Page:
Catalent and Bend Research have joined forces to tackle time and cost restrictions for the complex oral controlled-release development and manufacturing process.
Under the deal, Bend will provide its formulation development expertise, whilst Catalent brings its analytical, CMC (chemistry manufacturing controls), solid-state optimisation, as well as its clinical and commercial supply services, to the table.
Bend’s VP Trevor Wigle told Outsourcing-Pharma.com: “Because of the unique skill sets of the two companies, this alliance should result in two main benefits.
“Firstly the identification and advancement of formulations with optimal therapeutic and release profiles, and improved efficiency in bringing formulations to market. And secondly reducing development time and risk and streamlining scale-up and manufacture.”
The firms now say they will leverage both their own capabilities and those of other companies in a bid to deliver end-to-end services for multiparticulate oral development. As such, the pair are developing joint operations and tech transfer programs.
“We will work hard to establish relationships with companies that share our commitment to excellence, superior customer service, and clear communication,” he said.
He said that QbD (quality by design) principles will be the key focus when working with developers.
Wigle added that the firms hope the move will be the start of a “long-term working relationship” which will provide Bend’s clients with access to Catalent’s manufacturing capabilities.
In a statement, Catalent’s president of modified release technologies, Ian Muir, said Bend’s lab-scale modeling expertise will be a boon for its customers.
“This should enable optimal and seamless scale-up within Catalent’s controlled release network, and particularly at our Winchester, Kentucky facility, which is widely regarded as the leading commercial facility for multiparticulate products,” he said.
Work in progress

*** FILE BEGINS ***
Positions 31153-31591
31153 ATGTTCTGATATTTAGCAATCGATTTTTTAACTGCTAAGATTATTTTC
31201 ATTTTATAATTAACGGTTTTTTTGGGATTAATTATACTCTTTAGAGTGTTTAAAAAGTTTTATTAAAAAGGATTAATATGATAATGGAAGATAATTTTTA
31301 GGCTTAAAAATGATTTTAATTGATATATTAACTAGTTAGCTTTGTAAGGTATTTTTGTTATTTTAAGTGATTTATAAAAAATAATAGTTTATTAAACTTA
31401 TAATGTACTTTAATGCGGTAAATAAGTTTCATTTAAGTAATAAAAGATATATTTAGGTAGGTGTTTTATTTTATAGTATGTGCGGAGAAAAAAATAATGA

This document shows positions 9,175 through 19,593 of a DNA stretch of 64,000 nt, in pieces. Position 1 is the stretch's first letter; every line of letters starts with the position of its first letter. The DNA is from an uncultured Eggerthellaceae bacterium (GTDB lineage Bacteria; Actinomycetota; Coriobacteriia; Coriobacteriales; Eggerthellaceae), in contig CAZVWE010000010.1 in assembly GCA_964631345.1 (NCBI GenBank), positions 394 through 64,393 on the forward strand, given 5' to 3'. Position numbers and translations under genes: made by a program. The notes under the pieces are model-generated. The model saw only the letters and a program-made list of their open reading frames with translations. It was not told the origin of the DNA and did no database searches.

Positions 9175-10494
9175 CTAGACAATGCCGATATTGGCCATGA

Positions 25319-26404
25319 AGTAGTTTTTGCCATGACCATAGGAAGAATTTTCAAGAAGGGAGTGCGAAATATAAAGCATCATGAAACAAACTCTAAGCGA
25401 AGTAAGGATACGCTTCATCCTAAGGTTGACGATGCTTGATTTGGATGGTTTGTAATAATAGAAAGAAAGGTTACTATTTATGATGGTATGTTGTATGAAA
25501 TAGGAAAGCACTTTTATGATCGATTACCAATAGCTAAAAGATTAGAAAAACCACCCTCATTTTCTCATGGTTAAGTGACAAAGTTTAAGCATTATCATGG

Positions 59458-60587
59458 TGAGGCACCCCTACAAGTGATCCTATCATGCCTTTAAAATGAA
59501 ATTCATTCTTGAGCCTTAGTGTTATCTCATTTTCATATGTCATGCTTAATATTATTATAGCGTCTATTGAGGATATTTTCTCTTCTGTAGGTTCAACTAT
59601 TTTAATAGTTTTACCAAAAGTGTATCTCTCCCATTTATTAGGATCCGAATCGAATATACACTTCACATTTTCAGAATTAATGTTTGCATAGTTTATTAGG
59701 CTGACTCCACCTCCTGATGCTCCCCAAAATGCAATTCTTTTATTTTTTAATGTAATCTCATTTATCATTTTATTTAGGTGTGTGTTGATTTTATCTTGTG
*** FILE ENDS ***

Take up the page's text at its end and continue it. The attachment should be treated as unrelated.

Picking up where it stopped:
Of the type of client the new partnership hopes to serve, Wigle told us anything from Big Pharma to small biotechs will be targeted.
“We seek our partners based on our mission of advancing best-in-class medicines and working with quality companies that have difficult drug‑delivery problems to solve,” he added.
He also said that those hoping to form a relationship with the partnership would benefit most from a “collaborative alliance” under which multiple projects are carried out.
“We have found that by working on multiple projects, we gain a deeper understanding of the company’s culture and needs. In this way, we can provide even better solutions to the problems they face.”
Speaking about the type of demand for oral controlled-release formulations he expects will be most common in the future, Wigle said: “Two particularly promising areas of research to meet industry demand are the combination of controlled release drug delivery methods with solubilisation technology to improve the bioavailabity of drugs with low aqueous solubility.
“Also, strategies focused on reducing development time and costs to enable an increase in adoption for new chemical entities (NCEs) or reduced 505B2 – relying on information which you do not own or have right of reference to – development costs.”